Analysis: A national crisis of communication
The response to the contaminated-water crisis in Diepsloot shows how government treats our communities. The citizens had valid concerns. They didn’t protest. They were ignored. It raises the questions: does government listen, how does it communicate and how does it respond to community concerns? By GREG NICOLSON.
The risk of water contamination arose a week ago. A contractor struck a water pipe while upgrading sewerage lines. There was a risk that drinking water was contaminated, posing serious health risks.
Johannesburg Water started taking samples and flushing the system, residents were told by a patrolling megaphone and through pamphlets not to drink from their taps until further notice. Tankers were used in the interim.
But there wasn’t enough water and people had to walk long distances in search of a safe tap. Joburg Water said the elderly, children and the disabled would be prioritised, meaning they obviously weren’t providing as much water as needed.
Diepsloot has a population estimated at well above 150,000. Many of those lives were put on hold, along with schools and businesses, while residents went in search of water. Many people in Diepsloot have become accustomed to living without electricity, but living without water to cook, bathe or drink?
It’s hard to judge the water company’s attempts to return the supply to normal. One week seems an awfully long time, but the company said it was doing all it could to return supply to its high quality.
But how was the crisis handled? Spin doctors from Johannesburg Water graced the airwaves and provided quotes for newspapers while its leadership remained aloof. City, provincial and state government seemed not to exist. No one wanted to take ownership and lead the community or communicate the crisis.
The situation was perfect for a service delivery protest. Lives were uprooted by the service failure and communication was minimal. What held back the stones and burning tyres was that the issue was recent rather than long-standing, and residents were too busy finding hydration to spend time toyi-toying. So there were no protests and no comments from government.
Are our politicians only interested in dealing with their constituents when it’s politically expedient? Most communities try to consult local or provincial government and air their concerns before a service delivery protest erupts.
But when those in informal settlements and townships demand to be more than political pawns by sharing the sentiment of their communities, they are often ignored. Often, they don’t even get a reception. Most protests end when a government official reluctantly addresses the crowd after the situation has long got out of hand and caught the attention of the wider public.
Why does it take so long for them to acknowledge a problem? On the same day I visited Diepsloot, Gauteng safety MEC Faith Mazibuko condemned those accused of horrendously raping and detaining a 17-year-old disabled girl. On eTV, Mazibuko looked like she was outside a police station the same day the disgusting acts hit the news. She was standing up for women’s rights. Why can’t a politician stand up for a community’s basic rights?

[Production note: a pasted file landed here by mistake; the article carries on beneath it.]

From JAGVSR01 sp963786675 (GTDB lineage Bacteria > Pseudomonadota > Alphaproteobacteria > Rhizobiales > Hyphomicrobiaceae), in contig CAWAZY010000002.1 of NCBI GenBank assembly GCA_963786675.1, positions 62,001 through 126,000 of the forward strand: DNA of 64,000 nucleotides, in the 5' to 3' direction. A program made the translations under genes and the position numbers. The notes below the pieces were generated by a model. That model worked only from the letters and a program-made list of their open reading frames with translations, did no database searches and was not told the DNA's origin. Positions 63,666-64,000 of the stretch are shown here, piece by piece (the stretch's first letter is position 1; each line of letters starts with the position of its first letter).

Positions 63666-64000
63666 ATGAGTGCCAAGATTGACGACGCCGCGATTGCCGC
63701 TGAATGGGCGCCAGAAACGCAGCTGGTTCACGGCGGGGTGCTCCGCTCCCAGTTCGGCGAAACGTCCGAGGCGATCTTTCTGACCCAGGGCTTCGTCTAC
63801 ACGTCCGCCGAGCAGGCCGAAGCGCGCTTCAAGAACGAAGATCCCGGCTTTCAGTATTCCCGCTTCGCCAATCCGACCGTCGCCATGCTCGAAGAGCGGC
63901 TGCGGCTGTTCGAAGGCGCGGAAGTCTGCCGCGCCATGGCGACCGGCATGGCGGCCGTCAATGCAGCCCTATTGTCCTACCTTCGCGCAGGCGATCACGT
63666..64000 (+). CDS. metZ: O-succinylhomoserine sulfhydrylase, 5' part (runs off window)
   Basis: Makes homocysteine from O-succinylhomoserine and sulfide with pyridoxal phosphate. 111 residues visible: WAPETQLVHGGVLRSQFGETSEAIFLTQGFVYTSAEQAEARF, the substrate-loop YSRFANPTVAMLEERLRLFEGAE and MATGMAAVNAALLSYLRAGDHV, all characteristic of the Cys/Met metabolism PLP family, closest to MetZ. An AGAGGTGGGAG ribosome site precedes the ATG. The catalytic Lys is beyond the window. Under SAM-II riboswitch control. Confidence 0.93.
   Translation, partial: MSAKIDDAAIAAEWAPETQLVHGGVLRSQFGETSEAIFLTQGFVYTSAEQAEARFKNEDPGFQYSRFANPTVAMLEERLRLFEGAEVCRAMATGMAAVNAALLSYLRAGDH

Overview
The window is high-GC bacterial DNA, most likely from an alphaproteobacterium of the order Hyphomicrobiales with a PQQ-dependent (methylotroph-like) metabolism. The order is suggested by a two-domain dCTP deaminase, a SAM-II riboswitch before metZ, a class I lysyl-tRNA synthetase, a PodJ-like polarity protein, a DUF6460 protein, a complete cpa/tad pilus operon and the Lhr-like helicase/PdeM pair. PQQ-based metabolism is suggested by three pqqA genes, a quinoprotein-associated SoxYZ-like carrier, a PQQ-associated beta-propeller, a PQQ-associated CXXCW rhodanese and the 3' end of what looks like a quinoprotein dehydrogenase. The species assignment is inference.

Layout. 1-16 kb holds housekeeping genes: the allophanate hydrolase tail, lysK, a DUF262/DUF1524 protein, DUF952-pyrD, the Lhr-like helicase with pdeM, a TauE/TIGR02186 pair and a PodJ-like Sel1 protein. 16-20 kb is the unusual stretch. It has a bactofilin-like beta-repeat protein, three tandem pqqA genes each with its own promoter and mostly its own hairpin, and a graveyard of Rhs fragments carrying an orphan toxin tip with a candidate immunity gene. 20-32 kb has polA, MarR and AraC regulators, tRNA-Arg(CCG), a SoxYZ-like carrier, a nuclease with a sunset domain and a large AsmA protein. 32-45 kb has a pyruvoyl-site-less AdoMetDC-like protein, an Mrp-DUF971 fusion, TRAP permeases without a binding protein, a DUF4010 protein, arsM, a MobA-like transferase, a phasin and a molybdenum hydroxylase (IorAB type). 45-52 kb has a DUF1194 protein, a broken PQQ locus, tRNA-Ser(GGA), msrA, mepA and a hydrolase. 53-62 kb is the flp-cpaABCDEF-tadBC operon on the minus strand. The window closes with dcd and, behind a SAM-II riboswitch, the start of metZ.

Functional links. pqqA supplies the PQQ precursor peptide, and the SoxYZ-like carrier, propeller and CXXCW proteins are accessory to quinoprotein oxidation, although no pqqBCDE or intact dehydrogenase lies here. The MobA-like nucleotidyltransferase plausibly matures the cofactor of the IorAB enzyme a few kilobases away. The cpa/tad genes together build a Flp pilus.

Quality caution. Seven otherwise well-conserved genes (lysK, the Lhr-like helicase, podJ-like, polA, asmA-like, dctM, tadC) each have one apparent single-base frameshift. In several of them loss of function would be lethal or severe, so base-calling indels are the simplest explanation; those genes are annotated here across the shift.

If politicians lead a protest against the actions of government they’ll be seen as criticising their own party. Fair enough. But why can’t they listen to communities and communicate with them? Like most of us in the media, perhaps they’re too enthralled by their own power and the drama leading up to Mangaung.
No one above the level of ward councillor seemed to care about ensuring Diepsloot had enough water while its pipes were being fixed. No one seemed to notice that students’ education was compromised. No one remembered that the community deserves more than a pamphlet telling them what’s happening. And we all seemed to have forgotten that Johannesburg Water was responsible for the problem and that it’s not a privilege to have them fix their own mess.
DA Gauteng legislature leader Jack Bloom suggested we send in the army to help. It might have been a good idea, it might not. But the solution certainly won’t be decided by a couple of ward councillors who have so far been the only representatives of government obviously attempting to respond.
We need our politicians to lead communities towards solutions. They don’t need all the answers but they need to listen and share crucial information. Many more communities are thirsty, but maybe there’s not enough will in the ruling party to listen to stories of hunger and thirst.
Members of the ANC continue to parrot the phrase “change takes time”, but they have to understand the simplicity of communication. Those who stage service delivery protests are often tolerant towards the difficulties of instituting change. But instead of being listened to, they’ve been ignored.
If this continues, no one can blame Diepsloot residents and their compatriots around the country for taking matters into their own hands. Improving service delivery takes time, listening and informing doesn’t. DM
Photo: Township residents brandish rocks after erecting barricades during protests over the delivery of basic housing and education. REUTERS/Mike Hutchings.